- Twitter Product Development Problems - The company hasn’t had a profitable quarter yet, but if it is going to find success as a public company, that will have to change. And one of the ways it will change is through the introduction of new products. Unfortunately though, this is one place where Twitter has a problem, according to Mike Isaac of All Things D. Isaac says the product culture is the opposite of that at Facebook, which moves quickly to roll out new products and features. He also says that this isn’t something new because it has been plaguing Twitter for many years now. Unfortunately, however, since Twitter is now a publicly traded company, it’s make it or break it time. Investors want to see new products that will rake in the dollars and bring in the new users. Without signs of growth toward profitability, Twitter itself will be in trouble.
- Twitter's Average Revenue Per User Is Terrible - For Q3 2013, Twitter’s average revenue per user ticked up to 72 cents, even though the average user checked their timeline 1% less frequently compared to the previous quarter. The reason is that the revenue Twitter earned for every 1,000 timeline views grew from 80 cents to 97 cents between the second and third quarters. Average revenue for the twelve months ending September 30, 2013 was only $1.95. This is dark contrast with Facebook's $8.43 average revenue per user during the same period. It is obvious that Twitter must find ways to increase MAUs and increase revenues from other sources besides advertising.
- Nielsen Twitter TV Ratings Could Be All Wrong - Recently, Nielsen and Twitter came up with another way for everyone to keep track of popular TV shows. They released the first installment of Nielsen Twitter TV Ratings, a weekly ranking of TV shows based on the total number of unique users who saw a related tweet on Twitter. Some people expected the list of Nielsen Twitter TV rankings to correlate with the traditional Nielsen rankings. They did not. At all. The biggest reason for the disparity in the rankings is that Twitter is not yet representative of the general US population. While almost 90% of Americans have heard of Twitter, only 18% of online US adults are Twitter users. According to the Pew Research Center, Twitter is most populated by 18- to 29-year olds. Yet, even among that group, only 30% of them use the site. If major TV advertisers will depend on the weekly audience numbers reported Nielsen Twitter TV Ratings to place their ads, they could be wasting their advertising dollars. This is a huge problem.
- Twitter's UI Is Overdue For A Redesign - The premise of 140 character tweets, #hashtags, retweets, followers, following and lists has been baked into Twitter's UI since it was launched in 2006. Although the latest UI is called the New Twitter, it is B-O-R-I-N-G. In short, Twitter needs to change its look so that it is more appealing, fresher and exciting. It must offer users more apps, ways to display their content, content filters and allow users more flexibility in customizing their home pages. If it is true that 651 million users have abandoned Twitter, this could be the biggest contributor to that problem.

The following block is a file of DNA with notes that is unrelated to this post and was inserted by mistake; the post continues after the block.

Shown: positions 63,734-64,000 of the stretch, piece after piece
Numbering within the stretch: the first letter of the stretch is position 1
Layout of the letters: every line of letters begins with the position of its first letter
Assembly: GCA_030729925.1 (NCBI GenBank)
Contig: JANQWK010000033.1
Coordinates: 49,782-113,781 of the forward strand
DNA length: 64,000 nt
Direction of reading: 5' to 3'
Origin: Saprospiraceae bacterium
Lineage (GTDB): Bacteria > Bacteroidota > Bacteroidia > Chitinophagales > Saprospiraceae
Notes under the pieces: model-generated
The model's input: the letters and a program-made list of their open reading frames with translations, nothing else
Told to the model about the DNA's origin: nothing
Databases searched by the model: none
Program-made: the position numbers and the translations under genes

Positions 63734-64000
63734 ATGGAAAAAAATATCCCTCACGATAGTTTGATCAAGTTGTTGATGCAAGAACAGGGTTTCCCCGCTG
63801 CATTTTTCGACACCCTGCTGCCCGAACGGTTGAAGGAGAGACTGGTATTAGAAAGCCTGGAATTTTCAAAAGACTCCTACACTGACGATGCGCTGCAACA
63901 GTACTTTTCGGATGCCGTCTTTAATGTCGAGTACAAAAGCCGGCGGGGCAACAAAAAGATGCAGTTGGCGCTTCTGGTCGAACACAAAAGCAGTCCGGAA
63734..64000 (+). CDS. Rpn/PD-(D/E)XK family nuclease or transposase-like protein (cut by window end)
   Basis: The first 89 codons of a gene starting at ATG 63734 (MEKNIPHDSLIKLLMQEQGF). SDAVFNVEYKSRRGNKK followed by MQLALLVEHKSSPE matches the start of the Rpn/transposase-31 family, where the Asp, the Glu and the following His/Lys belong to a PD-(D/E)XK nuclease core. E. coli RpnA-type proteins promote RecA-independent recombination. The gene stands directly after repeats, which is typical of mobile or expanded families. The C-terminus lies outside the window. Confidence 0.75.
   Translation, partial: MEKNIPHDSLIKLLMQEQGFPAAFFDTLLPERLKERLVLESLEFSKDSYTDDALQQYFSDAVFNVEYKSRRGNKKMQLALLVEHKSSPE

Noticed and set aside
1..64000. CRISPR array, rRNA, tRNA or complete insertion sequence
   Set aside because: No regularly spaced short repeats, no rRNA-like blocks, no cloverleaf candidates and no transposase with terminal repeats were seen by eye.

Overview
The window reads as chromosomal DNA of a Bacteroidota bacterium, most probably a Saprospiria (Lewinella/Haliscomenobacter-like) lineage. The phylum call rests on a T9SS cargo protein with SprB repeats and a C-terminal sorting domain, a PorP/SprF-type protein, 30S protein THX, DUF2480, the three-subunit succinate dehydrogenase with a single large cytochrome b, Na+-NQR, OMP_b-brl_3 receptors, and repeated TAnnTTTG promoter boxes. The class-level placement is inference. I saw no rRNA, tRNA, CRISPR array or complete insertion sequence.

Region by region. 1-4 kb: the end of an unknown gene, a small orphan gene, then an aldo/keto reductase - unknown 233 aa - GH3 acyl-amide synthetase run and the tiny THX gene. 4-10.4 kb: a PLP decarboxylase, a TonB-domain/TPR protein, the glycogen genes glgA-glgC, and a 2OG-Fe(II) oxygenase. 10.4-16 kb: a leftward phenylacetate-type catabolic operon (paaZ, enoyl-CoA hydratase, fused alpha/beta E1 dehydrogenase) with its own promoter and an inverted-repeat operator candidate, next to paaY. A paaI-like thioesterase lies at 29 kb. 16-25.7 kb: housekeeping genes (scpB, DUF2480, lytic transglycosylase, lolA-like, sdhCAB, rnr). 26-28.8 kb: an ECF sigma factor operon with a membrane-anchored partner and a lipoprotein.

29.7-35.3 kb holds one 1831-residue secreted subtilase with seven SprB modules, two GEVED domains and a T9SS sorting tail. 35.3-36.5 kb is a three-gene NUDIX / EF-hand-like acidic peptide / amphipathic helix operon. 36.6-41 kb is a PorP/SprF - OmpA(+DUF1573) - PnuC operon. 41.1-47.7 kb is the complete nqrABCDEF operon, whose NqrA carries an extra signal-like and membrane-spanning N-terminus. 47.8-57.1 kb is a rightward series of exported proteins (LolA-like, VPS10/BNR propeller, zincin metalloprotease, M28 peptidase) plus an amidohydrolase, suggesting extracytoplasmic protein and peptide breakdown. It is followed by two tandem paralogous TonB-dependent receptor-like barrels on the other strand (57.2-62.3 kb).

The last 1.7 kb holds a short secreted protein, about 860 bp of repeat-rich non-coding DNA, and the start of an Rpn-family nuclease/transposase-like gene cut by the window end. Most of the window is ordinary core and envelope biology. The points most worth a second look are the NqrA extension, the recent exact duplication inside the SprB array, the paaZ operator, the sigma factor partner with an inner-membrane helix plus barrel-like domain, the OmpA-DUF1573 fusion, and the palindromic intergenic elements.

It is obvious that Twitter has a lot of work if it is to continue to grow, increase revenues, generate profits, and remain competitive in the social marketplace. If investors believe that today's Twitter price truly reflects the true state of Twitter and its future growth potential, they could not be more mistaken.
Twitter Faces Glut of Shares As Lock-up Periods Expire
The supply of Twitter shares is set to increase dramatically in the months following the company’s IPO. For the first three months of Twitter’s life as a listed company, only the shares issued as part of the IPO will trade on the public markets; the remaining 87% of its outstanding shares will remain in “lock-up”—shares doled out to high-ranking employees and longterm investors that can’t be sold until long after the IPO. The lock-up structure is meant to stabilize the share price by staggering the available supply of shares.
Of the remaining 87% in lock-up, about 10 million shares held by non-executive employees will be available for sale in February; the bulk of the rest will hit the market in May.
When the expiration of Facebook’s lock-up period approached, short-sellers anticipated that employees and longterm shareholders would cash out and cause a glut of shares on the market, driving down the stock price. Groupon shares suffered a similar fate.
Twitter acknowledges the risk of a similar fate in its IPO filing, the S-1 (p.46). But no one on Wall Street seems all that concerned. That’s partly because many analysts think Twitter will IPO with a more reasonable valuation than Facebook’s, which would in theory make its post-lock up shares more attractive and stable in price.
Courtesy of an article dated November 7, 2013 appearing in The Wall Street Journal, an article dated October 4, 2013 appearing in All Things Digital, an article dated November 10, 2013 appearing in ValueWalk, Twitter's S-1 IPO Filing, an article dated November 6, 2013 appearing in Business Insider, an article dated October 15, 2013 appearing in Quartz, an article dated March 20, 2011 appearing in PBT Consulting Blog, an article dated November 14, 2013 appearing in MarketingProfs, and an article dated November 6, 2013 appearing in Quartz